The government’s coronavirus Bill gave local authorities the power to suspend their legal duties to provide social care. The ‘easements’ to the Care Act 2014 remove the legal duty to meet certain needs unless it would breach human rights to do so. However, concern has been expressed about lack of transparency and the impact on vulnerable service users if councils used this power.
The Local Government Chronicle reports that Adult social care directors at Birmingham and Sunderland city councils, Warwickshire CC, Solihull MBC and Middlesbrough Council have implemented the ‘easements’ to help the care system manage rapidly growing pressures. Staffordshire CC has also said it is planning to ‘switch on’ Care Act easements in the future.
Under the easements, councils no longer need to fulfil their previous duty to carry out assessments of individuals’ and carers’ needs, the provision of detailed care plans, or the duty to meet the needs of someone assessed as eligible for care and support.
Local authorities implementing the easements do not have to carry out financial assessments, but can charge people retrospectively for the care they receive and undertake a later financial assessment. Councils also do not need to prepare or review care and support plans.
The decision to implement the Care Act easements has already drawn criticism on social media from disability activists and comes at a time of increasing concern about the legal implications of emergency decisions made by public sector bodies grappling with the crisis.
Polly Sweeney, partner at law firm Rook Irwin Sweeney that focuses on social care and judicial review, criticised councils for not publicising their decisions to enact the easements.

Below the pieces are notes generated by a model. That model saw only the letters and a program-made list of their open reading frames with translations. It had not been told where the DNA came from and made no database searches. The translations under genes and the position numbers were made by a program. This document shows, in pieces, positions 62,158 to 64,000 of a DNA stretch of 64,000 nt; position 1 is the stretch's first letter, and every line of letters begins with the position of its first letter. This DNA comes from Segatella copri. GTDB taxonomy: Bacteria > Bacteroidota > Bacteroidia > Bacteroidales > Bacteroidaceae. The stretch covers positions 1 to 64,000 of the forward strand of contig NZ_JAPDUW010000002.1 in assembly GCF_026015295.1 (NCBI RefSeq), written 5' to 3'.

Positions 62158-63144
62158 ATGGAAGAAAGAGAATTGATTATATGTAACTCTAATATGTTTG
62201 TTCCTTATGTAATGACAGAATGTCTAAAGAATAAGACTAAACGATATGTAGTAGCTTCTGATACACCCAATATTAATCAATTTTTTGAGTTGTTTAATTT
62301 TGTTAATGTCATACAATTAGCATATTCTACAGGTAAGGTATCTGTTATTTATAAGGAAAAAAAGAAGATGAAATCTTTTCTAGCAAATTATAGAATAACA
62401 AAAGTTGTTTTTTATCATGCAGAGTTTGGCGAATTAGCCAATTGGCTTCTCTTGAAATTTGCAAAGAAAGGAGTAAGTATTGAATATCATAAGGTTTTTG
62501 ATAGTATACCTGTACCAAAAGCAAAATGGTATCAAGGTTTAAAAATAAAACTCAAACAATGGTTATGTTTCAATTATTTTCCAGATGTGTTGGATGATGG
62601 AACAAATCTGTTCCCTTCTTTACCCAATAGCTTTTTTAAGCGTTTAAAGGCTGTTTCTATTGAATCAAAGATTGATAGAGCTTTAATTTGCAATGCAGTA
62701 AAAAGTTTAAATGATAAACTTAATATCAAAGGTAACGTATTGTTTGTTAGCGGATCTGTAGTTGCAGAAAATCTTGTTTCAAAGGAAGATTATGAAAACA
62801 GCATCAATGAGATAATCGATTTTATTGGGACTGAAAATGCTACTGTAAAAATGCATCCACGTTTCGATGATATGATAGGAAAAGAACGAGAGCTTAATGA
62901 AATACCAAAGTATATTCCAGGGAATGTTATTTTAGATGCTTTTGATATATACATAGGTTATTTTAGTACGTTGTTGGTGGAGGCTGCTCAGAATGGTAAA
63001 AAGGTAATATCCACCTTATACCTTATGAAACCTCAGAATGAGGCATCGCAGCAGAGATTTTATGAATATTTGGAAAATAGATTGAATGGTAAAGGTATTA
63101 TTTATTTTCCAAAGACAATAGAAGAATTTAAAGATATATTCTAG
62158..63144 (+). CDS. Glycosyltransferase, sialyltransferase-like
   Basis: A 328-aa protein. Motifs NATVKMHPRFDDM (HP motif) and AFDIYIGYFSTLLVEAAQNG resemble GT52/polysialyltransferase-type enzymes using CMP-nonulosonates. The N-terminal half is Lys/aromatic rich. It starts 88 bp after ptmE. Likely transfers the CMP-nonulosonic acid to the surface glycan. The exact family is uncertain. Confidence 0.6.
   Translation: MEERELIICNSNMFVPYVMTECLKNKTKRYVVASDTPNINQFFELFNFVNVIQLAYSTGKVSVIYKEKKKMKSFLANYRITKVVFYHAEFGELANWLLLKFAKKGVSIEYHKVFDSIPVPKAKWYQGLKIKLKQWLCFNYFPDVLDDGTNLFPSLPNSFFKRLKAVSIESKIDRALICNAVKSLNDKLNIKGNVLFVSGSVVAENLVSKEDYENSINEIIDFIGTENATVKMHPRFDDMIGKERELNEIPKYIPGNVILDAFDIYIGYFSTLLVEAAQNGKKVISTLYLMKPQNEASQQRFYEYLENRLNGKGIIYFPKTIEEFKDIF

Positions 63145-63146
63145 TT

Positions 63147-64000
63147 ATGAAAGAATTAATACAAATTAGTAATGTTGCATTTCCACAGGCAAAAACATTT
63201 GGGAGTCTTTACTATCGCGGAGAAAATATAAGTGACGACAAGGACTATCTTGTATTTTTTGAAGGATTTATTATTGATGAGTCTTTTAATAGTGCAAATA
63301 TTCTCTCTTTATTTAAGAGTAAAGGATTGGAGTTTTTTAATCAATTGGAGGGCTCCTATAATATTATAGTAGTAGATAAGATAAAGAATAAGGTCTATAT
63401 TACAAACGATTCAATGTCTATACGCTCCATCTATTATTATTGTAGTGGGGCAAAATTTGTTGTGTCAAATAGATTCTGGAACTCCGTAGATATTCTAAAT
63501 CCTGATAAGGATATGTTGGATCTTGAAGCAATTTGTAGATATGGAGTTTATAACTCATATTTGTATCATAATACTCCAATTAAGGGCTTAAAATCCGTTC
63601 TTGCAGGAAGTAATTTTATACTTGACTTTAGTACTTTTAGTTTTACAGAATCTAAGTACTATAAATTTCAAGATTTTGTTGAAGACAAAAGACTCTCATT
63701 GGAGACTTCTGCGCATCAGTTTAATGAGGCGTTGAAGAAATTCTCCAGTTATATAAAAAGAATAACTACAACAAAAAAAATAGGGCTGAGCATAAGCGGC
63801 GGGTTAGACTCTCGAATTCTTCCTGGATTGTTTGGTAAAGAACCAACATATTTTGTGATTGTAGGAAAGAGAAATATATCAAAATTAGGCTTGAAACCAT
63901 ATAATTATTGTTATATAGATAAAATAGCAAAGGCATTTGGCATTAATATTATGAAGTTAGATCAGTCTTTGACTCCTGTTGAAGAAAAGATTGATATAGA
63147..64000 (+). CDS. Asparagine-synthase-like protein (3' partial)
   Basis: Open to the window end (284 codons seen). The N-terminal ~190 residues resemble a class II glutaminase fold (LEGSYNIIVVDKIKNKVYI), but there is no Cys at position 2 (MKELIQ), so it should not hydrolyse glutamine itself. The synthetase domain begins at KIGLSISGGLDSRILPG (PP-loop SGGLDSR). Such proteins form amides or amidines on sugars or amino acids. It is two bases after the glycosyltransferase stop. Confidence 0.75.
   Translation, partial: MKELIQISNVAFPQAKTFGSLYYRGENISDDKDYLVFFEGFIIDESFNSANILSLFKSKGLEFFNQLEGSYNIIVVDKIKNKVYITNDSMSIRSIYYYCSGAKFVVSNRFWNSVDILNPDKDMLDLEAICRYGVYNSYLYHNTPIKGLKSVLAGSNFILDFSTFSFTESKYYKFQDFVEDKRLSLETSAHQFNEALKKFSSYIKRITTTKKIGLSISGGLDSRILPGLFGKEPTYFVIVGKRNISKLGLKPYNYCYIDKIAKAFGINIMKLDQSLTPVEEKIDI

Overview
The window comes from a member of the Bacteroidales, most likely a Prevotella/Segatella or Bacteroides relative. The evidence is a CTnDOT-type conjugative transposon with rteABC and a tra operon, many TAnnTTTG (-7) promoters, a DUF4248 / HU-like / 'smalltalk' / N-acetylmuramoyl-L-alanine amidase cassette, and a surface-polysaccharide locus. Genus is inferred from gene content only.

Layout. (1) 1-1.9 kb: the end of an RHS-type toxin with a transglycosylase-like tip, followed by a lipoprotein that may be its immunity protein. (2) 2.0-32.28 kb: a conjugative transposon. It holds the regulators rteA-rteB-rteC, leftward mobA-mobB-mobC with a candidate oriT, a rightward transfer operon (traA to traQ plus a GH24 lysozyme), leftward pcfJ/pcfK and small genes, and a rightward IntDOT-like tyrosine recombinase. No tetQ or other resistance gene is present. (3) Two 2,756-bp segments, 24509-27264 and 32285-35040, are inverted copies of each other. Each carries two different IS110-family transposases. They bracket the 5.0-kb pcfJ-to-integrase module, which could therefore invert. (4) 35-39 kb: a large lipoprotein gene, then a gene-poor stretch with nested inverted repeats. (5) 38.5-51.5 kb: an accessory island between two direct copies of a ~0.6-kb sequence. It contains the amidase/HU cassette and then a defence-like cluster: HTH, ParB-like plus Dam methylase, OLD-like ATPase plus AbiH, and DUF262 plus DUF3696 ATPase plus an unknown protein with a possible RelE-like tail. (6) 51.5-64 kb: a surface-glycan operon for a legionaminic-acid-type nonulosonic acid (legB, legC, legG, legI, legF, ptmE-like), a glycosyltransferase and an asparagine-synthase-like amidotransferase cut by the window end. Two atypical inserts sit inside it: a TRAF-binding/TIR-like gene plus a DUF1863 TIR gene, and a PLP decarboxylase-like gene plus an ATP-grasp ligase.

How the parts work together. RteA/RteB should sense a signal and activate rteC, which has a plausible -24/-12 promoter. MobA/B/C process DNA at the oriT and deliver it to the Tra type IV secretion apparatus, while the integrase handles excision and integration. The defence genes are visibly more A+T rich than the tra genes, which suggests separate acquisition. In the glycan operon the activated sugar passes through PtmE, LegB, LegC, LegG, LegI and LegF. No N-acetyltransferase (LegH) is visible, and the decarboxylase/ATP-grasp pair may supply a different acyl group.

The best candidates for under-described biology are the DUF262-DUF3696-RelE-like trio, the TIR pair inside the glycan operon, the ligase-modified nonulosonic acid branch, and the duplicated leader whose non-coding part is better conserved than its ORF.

“The [government] guidance is clear, authorities have to go through a formal decision making process and make public their decision, and that has to be done in such a way that it is accessible to carers and people with disabilities,” she told LGC. “It is a very serious decision to dis-apply legal duties and there is currently no real transparency around it.”
To apply easements, councils need to use a four-stage decision-making process laid out in guidance. Any council at stages three or four must notify the Department of Health & Social Care it is operating some or all of the allowed easements.
Birmingham has posted a notice on its website, but Ms Sweeney claims this does not go far enough and according Local Government Chronicle other councils have not yet posted statements publicly online.
The Local Government Association claims that the new legislative changes put councils in “uncharted territory” and warn that councils may be challenged on their decisions.